Bipolar disorder, which is classified as a mood disorder. Bipolar disorder used to be called manic depression – it is most known for its mood swings, which can be of varying degrees – mild, moderate, all the way to severe. Moods can be up – like the highs of mania, or they can be down, like the lows of depression. The periods of these mood swings can be brief, as in hours, or as long as months in duration. I have read that the average time between episodes can be about 3 years.
So what is “mania”? Mania is the up side of the mood swing – it can mean the person feels high energy, very creative, very happy. It can also involve irritability, impulsive behaviors like acting out sexually, or going on spending or gambling sprees. It usually means the person feels little need for sleep. They may be hyperactive and notice that their thoughts and even their speech seems to be racing. Again, symptoms of mania can be mild, or they can be severe – anywhere along the spectrum.
Most of us are familiar with the depression side of the disorder. Depression can mean deep sadness, possibly out of proportion to life events. There may be a lack of energy, too much sleep, and no sense of joy in things that used to be pleasurable. The person may feel hopeless and worthless.
During episodes of mania or depression, the person may self medicate with drugs or alcohol to try to manage the symptoms. This doesn’t help, and usually makes it worse.
Bipolar disorder tends to be recurrent. What I mean is, it’s not just one episode then it’s over, or cured. In 90% of people who are diagnosed with bipolar disorder, there will be recurring mood swings of depression and/or mania.
The symptoms of both mania and depression can overwhelm the ability to deal with everyday life. The person’s ability to use reason and logic to manage their behaviors, relationships, personal safety, work, etc may be greatly impaired. One of the most challenging aspects of bipolar disorder is that the person may not recognize that they are in the midst of a manic or a depressive episode. They can go from euphoria to aggression to deep sadness and not be able to identify or verbalize what they are feeling.
All of this can make it difficult for loved ones to stay connected and offer support. It may take them a great deal of time to notice patterns of behavior that may indicate bipolar disorder in a friend or family member. And if they do notice, how do they express their concern in a way that the person can hear, in a non-threatening way? “Hey, I was just noticing that maybe you are bipolar – let’s go to the doctor and see,” probably will not get a favorable response. Bipolar disorder has such a stigma in our society, as does any mental health diagnosis. People misunderstand, they judge, they even make jokes about it. How many times have you heard someone say “Yeah, I changed my mind so many times I must be bipolar!” Ugh. The concept of having someone you care about dealing with bipolar disorder is complex enough for its own video, and that will be coming soon.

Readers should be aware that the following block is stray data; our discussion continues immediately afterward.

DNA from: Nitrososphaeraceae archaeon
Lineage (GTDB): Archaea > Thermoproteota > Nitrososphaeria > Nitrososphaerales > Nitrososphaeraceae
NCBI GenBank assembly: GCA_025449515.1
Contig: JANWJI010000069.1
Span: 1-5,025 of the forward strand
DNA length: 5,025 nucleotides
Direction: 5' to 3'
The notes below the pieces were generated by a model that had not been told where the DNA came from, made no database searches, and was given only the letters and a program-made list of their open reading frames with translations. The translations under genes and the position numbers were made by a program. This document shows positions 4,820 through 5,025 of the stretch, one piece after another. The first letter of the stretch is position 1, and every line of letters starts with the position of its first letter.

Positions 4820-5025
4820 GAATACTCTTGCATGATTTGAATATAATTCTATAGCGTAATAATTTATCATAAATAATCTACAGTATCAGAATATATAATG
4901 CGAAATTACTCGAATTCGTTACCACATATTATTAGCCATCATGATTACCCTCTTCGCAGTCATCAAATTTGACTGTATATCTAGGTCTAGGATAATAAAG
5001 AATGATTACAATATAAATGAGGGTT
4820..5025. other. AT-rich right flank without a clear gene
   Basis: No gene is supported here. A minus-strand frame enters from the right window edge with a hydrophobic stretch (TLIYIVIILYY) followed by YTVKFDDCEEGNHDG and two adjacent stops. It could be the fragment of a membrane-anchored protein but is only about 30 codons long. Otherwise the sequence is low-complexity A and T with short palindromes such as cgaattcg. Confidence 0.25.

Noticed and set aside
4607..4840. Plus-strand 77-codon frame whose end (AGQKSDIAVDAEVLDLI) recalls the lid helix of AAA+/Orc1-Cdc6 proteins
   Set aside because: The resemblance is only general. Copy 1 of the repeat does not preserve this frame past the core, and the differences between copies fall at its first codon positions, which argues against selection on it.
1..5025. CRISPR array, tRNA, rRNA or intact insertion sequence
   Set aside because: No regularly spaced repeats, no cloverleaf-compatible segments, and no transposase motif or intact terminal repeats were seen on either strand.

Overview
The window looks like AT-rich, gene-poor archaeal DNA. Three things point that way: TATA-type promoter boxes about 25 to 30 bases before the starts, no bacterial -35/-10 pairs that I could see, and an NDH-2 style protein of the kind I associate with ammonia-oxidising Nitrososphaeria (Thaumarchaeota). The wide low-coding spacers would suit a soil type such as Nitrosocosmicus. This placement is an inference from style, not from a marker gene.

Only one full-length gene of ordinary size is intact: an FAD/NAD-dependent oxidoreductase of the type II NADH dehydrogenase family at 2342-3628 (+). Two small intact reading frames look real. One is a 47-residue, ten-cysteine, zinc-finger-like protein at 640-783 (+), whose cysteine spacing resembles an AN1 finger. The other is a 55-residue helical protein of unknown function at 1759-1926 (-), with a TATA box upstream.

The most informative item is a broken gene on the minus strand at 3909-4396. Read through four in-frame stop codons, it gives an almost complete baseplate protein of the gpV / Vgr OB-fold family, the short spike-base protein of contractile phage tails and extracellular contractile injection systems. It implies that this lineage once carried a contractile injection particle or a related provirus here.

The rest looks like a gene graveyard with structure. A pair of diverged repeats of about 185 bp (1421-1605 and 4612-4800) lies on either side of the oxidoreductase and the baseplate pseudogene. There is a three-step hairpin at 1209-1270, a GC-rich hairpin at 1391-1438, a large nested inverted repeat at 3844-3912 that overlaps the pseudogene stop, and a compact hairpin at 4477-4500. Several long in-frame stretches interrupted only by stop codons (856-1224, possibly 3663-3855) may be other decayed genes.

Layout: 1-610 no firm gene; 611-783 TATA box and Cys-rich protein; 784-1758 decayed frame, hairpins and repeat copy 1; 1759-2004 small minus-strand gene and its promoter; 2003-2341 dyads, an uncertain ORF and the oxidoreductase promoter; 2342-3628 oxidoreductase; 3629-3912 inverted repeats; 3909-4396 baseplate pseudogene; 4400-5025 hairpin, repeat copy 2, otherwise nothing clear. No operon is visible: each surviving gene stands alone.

For now, let’s focus on the person who may possibly have bipolar disorder and how to get help. I’m going to cover three areas for your attention, to maximize the odds of the best results possible:
See a licensed mental health professional. You might start with a psychiatrist, or a therapist who has experience with bipolar disorder. Chances are, medications may be recommended to help manage your symptoms and help bring about more balance to your life. If you have concerns about this, by all means talk to your doctor and be an active participant in your treatment, but DO see a professional. Bipolar disorder is not something you just have to get tougher to recover from. There is plenty of self-help advice and I am going to mention some tips, but first – see a qualified professional to join your team. Be honest with them about your symptoms, about your family history (particularly if anyone else in your family has bipolar disorder), and about your lifestyle and behaviors. Help them give you the best care available.
Next, lifestyle changes. Here is the self-help stuff, and it’s pretty much common sense. Get enough sleep. Eat right. Exercise. Minimize stress. Take care of your physical health. If you are self-medicating with drugs or alcohol, stop – there is real help available, and drinking too much or other substance abuse is not real help.
Third, get support. Bipolar disorder affects your friends, family, and even co-workers. Talk to the people close to you and let them know what you need and how they can help you. Join a support group, or go to see a counselor for talk therapy. Read the many books available about bipolar disorder. You are not alone.
Bipolar disorder can disrupt virtually every area of your life if left untreated. Reach out for support, develop a treatment plan with a qualified professional, and take good care of yourself. The majority of patients with bipolar disorder do find relief by following these steps. The very nature of bipolar disorder can convince you that either you don’t need treatment, or that it wouldn’t work anyway. Talk to those around you, and see what a doctor or therapist says. Look at it this way. If you were diabetic, you could suffer with the roller coaster of your blood sugar going way up then way down, but you would probably see a doctor, get medications, and adjust your lifestyle to maximize your overall health. Bipolar disorder is no different. There are resources available to help you live your life the way you want to.
Video of this blog article can be found here: http://youtu.be/UTb4QSWAEas